From this moment Princess Gloria is your rightful Queen, and I ask all of you to be loyal to her and to obey her commands."

The people looked fearfully at the King, whom they all hated in their hearts, but likewise feared. Krewl was now in a terrible rage and he raised his golden sceptre and struck the Scarecrow so heavy a blow that he fell to the floor.

But he was up again, in an instant, and with Pon's riding-whip he switched the King so hard that the wicked monarch roared with pain as much as with rage, calling on his soldiers to capture the Scarecrow.

They tried to do that, and thrust their lances and swords into the straw body, but without doing any damage except to make holes in the Scarecrow's clothes. However, they were many against one and finally old Googly-Goo brought a rope which he wound around the Scarecrow, binding his legs together and his arms to his sides, and after that the fight was over.

The King stormed and danced around in a dreadful fury, for he had never been so switched since he was a boy -- and perhaps not then. He ordered the Scarecrow thrust into the castle prison, which was no task at all because one man could carry him easily, bound. as he was.

Even after the prisoner was removed the King could not control his anger. He tried to figure out some way to be revenged upon the straw man, but could think of nothing that could hurt him. At last, when the terrified people and the frightened courtiers had all slunk away, old Googly-Goo approached the king with a malicious grin upon his face.

"I'll tell you what to do," said he. "Build a big bonfire and burn the Scarecrow up, and that will be the end of him."

The King was so delighted with this suggestion that he hugged old Googly-Goo in his joy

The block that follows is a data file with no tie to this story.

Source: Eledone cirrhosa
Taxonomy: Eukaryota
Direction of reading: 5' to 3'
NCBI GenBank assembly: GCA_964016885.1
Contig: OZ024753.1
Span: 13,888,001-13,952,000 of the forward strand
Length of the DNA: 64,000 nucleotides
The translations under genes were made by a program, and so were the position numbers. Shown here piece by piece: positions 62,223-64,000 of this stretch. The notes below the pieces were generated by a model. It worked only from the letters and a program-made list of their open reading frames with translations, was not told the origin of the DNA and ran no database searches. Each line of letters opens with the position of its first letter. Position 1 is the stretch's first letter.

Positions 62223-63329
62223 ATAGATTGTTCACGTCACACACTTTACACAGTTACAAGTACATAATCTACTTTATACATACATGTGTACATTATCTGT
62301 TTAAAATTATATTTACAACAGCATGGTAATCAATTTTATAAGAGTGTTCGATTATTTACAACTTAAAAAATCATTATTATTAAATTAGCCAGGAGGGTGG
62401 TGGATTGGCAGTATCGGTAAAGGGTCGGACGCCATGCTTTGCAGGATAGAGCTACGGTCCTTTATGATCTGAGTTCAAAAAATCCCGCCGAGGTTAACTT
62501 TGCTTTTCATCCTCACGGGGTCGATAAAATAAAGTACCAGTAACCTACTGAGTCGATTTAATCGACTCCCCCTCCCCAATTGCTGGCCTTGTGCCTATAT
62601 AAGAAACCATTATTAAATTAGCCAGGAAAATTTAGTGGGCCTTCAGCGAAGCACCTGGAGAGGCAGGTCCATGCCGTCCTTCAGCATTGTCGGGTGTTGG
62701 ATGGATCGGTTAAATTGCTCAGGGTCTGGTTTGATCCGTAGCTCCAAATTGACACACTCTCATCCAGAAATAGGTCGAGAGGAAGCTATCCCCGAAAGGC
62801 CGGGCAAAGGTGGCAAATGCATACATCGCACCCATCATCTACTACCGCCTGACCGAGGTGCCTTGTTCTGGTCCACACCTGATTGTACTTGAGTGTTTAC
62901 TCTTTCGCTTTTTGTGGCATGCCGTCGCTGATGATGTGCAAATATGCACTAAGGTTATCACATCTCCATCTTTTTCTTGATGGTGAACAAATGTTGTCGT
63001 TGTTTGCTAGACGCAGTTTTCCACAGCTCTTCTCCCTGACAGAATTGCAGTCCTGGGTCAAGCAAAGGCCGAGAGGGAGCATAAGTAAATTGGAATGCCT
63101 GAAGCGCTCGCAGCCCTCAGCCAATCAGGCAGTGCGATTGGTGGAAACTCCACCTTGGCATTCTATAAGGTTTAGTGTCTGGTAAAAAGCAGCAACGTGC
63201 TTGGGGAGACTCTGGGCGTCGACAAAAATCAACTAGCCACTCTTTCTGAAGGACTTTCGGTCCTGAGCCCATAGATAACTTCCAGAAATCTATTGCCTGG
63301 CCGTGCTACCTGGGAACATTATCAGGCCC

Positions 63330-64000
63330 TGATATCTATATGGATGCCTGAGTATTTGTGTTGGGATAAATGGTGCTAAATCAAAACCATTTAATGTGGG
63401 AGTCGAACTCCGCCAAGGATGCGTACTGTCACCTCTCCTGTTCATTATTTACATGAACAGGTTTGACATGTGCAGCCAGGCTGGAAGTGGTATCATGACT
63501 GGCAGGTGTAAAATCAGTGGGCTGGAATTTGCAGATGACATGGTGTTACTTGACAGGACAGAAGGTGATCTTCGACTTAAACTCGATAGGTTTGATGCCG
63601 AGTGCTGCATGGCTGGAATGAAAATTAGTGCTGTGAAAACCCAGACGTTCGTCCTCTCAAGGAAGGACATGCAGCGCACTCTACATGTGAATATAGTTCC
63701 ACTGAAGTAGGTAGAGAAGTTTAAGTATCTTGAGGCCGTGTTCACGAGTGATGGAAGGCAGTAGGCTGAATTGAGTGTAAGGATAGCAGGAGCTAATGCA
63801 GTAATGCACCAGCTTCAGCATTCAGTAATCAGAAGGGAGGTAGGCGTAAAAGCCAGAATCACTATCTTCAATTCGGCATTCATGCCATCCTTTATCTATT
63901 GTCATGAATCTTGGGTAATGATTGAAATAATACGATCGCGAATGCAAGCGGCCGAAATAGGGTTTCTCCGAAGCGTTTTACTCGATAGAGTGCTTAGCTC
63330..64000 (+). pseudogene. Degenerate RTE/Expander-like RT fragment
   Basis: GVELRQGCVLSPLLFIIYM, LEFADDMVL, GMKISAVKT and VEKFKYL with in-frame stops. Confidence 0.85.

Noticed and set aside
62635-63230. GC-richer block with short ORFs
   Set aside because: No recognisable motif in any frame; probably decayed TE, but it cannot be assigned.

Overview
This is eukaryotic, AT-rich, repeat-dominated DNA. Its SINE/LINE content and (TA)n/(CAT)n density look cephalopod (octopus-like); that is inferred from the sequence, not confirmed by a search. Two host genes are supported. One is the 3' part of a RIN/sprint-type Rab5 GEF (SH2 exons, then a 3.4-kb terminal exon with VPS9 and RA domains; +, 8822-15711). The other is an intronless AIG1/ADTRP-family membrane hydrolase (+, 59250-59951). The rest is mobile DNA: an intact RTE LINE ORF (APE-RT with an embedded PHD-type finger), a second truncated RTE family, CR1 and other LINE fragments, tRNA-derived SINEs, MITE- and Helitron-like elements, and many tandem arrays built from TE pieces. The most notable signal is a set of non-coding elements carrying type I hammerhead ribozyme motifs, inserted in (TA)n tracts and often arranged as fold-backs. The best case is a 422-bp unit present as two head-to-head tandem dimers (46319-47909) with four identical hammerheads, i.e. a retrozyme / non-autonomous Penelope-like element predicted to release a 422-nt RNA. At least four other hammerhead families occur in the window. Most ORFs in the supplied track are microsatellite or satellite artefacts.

"Of course!" he cried. "The very thing. Why did I not think of it myself?"

So he summoned his soldiers and retainers and bade them prepare a great bonfire in an open space in the castle park. Also he sent word to all his people to assemble and witness the destruction of the Scarecrow who had dared to defy his power. Before long a vast throng gathered in the park and the servants had heaped up enough fuel to make a fire that might be seen for miles away -- even in the daytime.

When all was prepared, the King had his throne brought out for him to sit upon and enjoy the spectacle, and then he sent his soldiers to fetch the Scarecrow.

Now the one thing in all the world that the straw man really feared was fire. He knew he would burn very easily and that his ashes wouldn't amount to much afterward. It wouldn't hurt him to be destroyed in such a manner, but he realized that many people in the Land of Oz, and especially Dorothy and the Royal Ozma, would feel sad if they learned that their old friend the Scarecrow was no longer in existence.

In spite of this, the straw man was brave and faced his fiery fate like a hero. When they marched him out before the concourse of people he turned to the King with great calmness and said:

"This wicked deed will cost you your throne, as well as much suffering, for my friends will avenge my destruction."

"Your friends are not here, nor will they know what I have done to you, when you are gone and can-not tell them," answered the King in a scornful voice.

Then he ordered the Scarecrow bound to a stout stake that he had had driven into the ground, and the materials for the fire were heaped all around him. When this had been done, the King's brass band struck up a lively tune and old Googly-Goo came forward with a lighted match and set fire to the pile.

At once the flames shot up and crept closer and closer toward the Scarecrow. The King and all his people were so intent upon this terrible spectacle that none of them noticed how the sky grew suddenly dark. Perhaps they thought that the loud buzzing sound -- like the noise of a dozen moving railway trains -- came from the blazing fagots; that the rush of wind was merely a breeze. But suddenly down swept a flock of Orks, half a hundred of them at the least, and the powerful currents of air caused by their revolving tails sent the bonfire scattering in every direction, so that not one burning brand ever touched the Scarecrow.

The Scarecrow of Oz Page 49

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